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The Privilege Narratives of Settler Colonial Discourse in South Dakota

David Everson, PhD

Research Fellow, Center for American Indian Research and Native Studies

November 2, 2018

While my initial CAIRNS report focused on ongoing efforts to pursue decolonization at my current institution, the University of Southern Maine, here I will focus on my current research project on the dominant culture’s memory and narratives of the American Indian Movement (AIM). While augmenting a variety of Indigenous organizational efforts to pursue sovereignty and self-determination in the post-WW2 era (e.g., National Congress of American Indians, National Indian Youth Council, tribal activism, etc.), the mass media’s penchant for drama ensured that AIM became the face of Native activism in the 1960s/1970s. Similar to the Black Panthers, the image of AIM projected to the public was driven by the media’s focus on “riots” and violence rather than the movement’s multi-faceted approach to strengthening Native sovereignty in the United States (e.g., survival schools, legal assistance programs, cultural revitalization).  

Thus while AIM divided both Native and non-Native communities, its media visibility, particularly during the 71 day occupation of Wounded Knee in 1973, presents an opportunity to investigate the narratives that the dominant culture constructed to make sense of both the movement and the broader white-Native racial order that it was attacking. My initial foray into the project, which would eventually become my dissertation, was motivated by my upbringing in South Dakota, a state in which the unequal white-Native racial order is deeply institutionalized. My socialization in Sioux Falls had imparted minimal knowledge of the state’s Native communities or the history of European/Euro-American colonization of the region; fear and racist othering was rampant-some of my most durable memories of school are of the Native American stereotypes which seemed to flow so casually amongst my classmates. As a result I later became fascinated with trying to understand the prevalence of this ignorance and animosity, and how white South Dakotans reaction to AIM in the 1970s might lend insight into the cultural narratives legitimating the state’s racial order.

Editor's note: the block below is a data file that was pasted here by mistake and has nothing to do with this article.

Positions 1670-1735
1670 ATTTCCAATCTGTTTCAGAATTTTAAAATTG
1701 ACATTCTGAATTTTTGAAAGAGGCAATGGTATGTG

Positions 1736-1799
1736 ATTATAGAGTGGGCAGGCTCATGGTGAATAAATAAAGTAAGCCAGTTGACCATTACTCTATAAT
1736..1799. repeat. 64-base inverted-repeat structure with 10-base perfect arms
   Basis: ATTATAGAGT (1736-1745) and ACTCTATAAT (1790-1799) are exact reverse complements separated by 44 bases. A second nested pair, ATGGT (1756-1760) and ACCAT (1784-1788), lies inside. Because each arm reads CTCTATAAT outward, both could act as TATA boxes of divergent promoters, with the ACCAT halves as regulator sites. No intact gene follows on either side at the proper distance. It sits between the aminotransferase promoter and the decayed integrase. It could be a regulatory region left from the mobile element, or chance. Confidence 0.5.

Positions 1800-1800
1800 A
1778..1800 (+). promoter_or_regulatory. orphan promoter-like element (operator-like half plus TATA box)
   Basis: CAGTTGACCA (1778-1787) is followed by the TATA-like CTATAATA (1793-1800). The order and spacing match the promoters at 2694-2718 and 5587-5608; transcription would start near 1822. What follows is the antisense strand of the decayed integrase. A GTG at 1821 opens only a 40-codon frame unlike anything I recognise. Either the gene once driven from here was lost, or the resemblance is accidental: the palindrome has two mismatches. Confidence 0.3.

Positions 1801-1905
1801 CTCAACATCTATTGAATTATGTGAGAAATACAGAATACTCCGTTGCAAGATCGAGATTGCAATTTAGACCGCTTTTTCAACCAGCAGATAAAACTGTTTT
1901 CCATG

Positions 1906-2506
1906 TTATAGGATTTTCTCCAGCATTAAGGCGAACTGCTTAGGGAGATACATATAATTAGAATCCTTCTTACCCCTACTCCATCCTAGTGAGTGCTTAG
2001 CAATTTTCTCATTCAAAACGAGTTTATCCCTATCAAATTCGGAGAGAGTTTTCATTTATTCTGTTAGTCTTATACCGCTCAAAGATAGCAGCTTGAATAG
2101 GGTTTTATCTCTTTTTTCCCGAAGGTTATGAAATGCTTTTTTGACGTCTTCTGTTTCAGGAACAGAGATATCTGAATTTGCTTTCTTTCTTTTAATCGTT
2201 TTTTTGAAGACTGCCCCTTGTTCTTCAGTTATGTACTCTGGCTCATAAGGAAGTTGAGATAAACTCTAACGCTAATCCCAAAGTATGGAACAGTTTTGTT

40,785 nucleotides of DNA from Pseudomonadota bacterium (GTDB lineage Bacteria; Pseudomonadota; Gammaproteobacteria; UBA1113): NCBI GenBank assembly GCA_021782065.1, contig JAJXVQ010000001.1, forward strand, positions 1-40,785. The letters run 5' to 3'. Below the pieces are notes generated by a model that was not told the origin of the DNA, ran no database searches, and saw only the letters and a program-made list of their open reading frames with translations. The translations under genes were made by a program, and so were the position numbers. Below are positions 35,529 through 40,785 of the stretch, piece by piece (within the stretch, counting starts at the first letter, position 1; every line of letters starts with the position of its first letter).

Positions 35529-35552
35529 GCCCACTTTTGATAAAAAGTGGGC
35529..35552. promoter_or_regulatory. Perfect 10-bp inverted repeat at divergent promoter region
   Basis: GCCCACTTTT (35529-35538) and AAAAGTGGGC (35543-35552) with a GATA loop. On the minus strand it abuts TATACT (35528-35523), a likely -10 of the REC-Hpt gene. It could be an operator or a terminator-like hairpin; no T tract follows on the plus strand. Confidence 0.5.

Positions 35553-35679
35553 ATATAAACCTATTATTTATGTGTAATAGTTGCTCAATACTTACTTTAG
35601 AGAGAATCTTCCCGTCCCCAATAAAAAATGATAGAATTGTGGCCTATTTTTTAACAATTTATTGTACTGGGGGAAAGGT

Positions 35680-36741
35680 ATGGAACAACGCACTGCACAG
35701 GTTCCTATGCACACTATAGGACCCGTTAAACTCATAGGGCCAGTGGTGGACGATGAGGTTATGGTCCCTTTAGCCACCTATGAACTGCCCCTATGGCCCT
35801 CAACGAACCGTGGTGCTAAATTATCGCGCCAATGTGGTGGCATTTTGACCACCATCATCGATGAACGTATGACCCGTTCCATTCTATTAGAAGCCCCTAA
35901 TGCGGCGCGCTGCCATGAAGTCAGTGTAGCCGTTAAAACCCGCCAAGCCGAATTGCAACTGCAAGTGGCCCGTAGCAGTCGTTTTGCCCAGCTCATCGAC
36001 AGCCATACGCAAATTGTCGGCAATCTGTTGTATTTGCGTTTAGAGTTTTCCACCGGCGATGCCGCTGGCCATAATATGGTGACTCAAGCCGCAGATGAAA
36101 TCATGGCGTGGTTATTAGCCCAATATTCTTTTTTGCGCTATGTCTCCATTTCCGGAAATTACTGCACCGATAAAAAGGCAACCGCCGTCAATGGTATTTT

My research project on the public’s reaction to AIM was carried out in two stages. First, I spent over a year collecting relevant archival materials from collections at the University of South Dakota (Richardson Collection), Princeton (George McGovern Papers), and the Minnesota History Center (State Archives). From these sources I was able to collect three types of records on AIM: 1) voir dire transcripts of jury interviews for various AIM trials, 2) public opinion data on attitudes toward AIM, and 3) the constituent political mail related to AIM sent to Governor Richard Kneip (SD), Senator George McGovern (SD), and Senator Walter Mondale (MN).

This archival data provided me with a snapshot of the public’s reaction to AIM in the 1970s, primarily across South Dakota and Minnesota. Quite fortuitously, the archival records also provided names and addresses of those who had either been surveyed/interviewed or wrote a letter to their political representative in the 1970s. Using these personal identifiers, I was able to track down 47 people to conduct follow-up interviews with in the fall of 2014/summer of 2015. The primary purpose of this second stage of the process was to compare the dominant narratives toward AIM, and Native Americans more broadly, both at the peak of the movement’s activism in the 1970s and some forty-plus years since the wave of “Red Power” had crested.